Nate’s chief support is his gay friend (but not lover), Curtis (nicely played by a comforting Brad Heberlee). He first appears with Nate in Central Park (effected by washing the apartment in green light), where the pair converse while ogling the muscles on the cute guys running by. Nate confesses: “I liked going to the gym. I liked wearing workout clothes. I liked saying hi to the guys at the front desk. I liked looking at Randy…. I just didn’t like the whole ‘working out’ part.”

Brad Heberlee and Lynne McCullough in 'A Life." (Photo: Joan Marcus via The Broadway Blog.)

Brad Heberlee and Lynne McCullough in ‘A Life.” (Photo: Joan Marcus via The Broadway Blog.)

Back in his apartment, Nate experiences a totally unexpected game-changer I can’t reveal, followed by an unusual scene in which, for a daringly long time, there’s no movement at all as Matt Frey’s beautiful lighting shows time passing, and Mikhail Fikset creates a detailed soundscape of what’s happening in the world outside.

Soon after, the scenery has the first of its big moments, and the focus shifts to the effect of Nate’s life on others (well-played by Marinda Anderson, Nedra McClyde, and Lynne McCollough, each in more than one role). Pierce’s role, meanwhile, now requires of him a tour de force of physical control. From this point on, A Life, for all its satirical and emotional highlights, is anticlimactic. Since there’s still so much of it before the final curtain, the 85-minute play assumes a split personality.

Bock seems to be saying that Nate’s life, so ordinary, is just like any other in its search for love and happiness; regardless of its ups and downs, there’s no controlling what fate has in store, so if you’ve got things to do, you’d better do them; if there are things to change, change them. Otherwise, you’ll be asking, along with Peggy Lee, “Is that all there is?”

A Life
Playwrights Horizons
416 W. 42nd Street, NYC
Through November 27

Samuel L. Leiter is Distinguished Professor Emeritus (Theater) of Brooklyn College and the Graduate Center, CUNY. He has written and/or edited 27 books on Japanese theater, New York theater, Shakespeare, and the great stage directors. For more of his reviews, visit Theatre’s Leiter Side (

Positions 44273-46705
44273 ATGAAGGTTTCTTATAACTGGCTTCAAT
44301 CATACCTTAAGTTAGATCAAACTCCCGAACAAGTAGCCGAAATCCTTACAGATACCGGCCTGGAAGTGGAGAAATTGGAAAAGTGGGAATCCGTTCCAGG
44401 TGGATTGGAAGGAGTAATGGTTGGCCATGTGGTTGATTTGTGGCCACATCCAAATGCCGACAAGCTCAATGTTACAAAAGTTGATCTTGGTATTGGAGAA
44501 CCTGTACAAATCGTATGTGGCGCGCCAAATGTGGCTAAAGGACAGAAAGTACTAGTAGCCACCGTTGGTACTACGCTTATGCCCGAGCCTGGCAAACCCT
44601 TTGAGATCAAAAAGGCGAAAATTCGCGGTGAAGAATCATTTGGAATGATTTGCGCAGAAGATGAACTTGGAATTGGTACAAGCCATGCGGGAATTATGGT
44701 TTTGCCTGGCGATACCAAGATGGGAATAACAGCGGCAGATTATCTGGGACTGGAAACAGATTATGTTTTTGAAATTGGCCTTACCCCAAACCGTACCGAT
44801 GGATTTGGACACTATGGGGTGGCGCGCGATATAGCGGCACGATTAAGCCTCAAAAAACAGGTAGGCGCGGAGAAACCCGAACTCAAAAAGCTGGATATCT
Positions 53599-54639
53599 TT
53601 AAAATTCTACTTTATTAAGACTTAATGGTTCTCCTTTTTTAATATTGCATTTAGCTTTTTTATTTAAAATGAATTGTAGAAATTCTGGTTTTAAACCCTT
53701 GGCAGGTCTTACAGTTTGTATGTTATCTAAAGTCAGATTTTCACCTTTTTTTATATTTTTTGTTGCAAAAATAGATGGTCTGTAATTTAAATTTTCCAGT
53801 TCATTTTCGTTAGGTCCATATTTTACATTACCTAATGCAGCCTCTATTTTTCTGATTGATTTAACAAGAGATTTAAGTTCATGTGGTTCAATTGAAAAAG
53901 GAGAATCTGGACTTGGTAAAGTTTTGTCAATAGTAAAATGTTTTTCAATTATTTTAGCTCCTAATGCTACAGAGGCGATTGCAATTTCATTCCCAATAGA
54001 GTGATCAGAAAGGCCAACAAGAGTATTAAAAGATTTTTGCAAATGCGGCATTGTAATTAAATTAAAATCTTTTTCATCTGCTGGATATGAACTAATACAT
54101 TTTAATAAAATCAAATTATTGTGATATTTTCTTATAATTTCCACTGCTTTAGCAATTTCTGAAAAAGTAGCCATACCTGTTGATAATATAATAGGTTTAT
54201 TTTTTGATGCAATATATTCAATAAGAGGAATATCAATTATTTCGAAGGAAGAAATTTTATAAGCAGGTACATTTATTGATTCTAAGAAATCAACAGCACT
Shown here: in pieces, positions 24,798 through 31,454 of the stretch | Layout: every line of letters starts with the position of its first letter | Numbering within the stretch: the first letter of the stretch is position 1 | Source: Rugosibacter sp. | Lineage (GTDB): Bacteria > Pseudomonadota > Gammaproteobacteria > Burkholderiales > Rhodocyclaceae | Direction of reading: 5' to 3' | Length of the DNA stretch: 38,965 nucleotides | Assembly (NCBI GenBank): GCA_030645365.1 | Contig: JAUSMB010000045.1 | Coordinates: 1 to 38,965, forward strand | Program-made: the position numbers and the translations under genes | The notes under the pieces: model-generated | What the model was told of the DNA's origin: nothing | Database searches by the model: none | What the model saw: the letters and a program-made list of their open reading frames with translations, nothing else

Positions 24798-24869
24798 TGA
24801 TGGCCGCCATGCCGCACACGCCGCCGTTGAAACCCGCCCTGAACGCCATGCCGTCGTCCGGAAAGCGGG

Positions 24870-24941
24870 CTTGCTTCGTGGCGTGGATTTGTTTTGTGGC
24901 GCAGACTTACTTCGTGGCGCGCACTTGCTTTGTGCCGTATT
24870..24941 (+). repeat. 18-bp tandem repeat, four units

An Eggplant by Any Other Name: ‘Aubergine’

September 13th, 2016 Comments off

by Samuel L. Leiter

Sue Jean Kim, Stephen Park & Joseph Steven Yang in 'Aubergine.' (Photo: Joan Marcus via The Broadway Blog.)

Sue Jean Kim, Stephen Park & Joseph Steven Yang in ‘Aubergine.’ (Photo: Joan Marcus via The Broadway Blog.)

As with many tasty meals, what goes into a worthy play is often rather commonplace, depending for its effect on how the playwright seasons and prepares the familiar ingredients. In the monologue that opens Julia Cho’s flavorsome Aubergine—first seen at the Berkeley Rep and now onstage at Playwrights Horizons—Diane (Jessica Love), a fashionable young woman, tells us of her experience as an obsessive “foodie,” willing to go anywhere in search of exceptional delicacies. However, the dish she most fondly recalls is one her dad used to make, hot pastrami on Italian bread pan-fried in butter, which she describes with mouth-watering images. This signals Cho’s concern with the connection between food and memory, and even life and death.

Similarly, there’s nothing very unusual about what’s on the plate in Cho’s occasionally moving, sometimes funny dramedy: a young chef, Ray (Tim Kang), learns that his long-widowed father (Stephen Park) is dying of cirrhosis. Never able to satisfy his domineering father, who opposed his choice of profession and didn’t appreciate his abilities, he struggles with the conflict he feels between love and anger as his father lies comatose in the dining room turned hospice.

Stephen Park & Tim Kang in 'Aubergine.' (Photo: Joan Marcus via The Broadway Blog.)

Stephen Park & Tim Kang in ‘Aubergine.’ (Photo: Joan Marcus via The Broadway Blog.)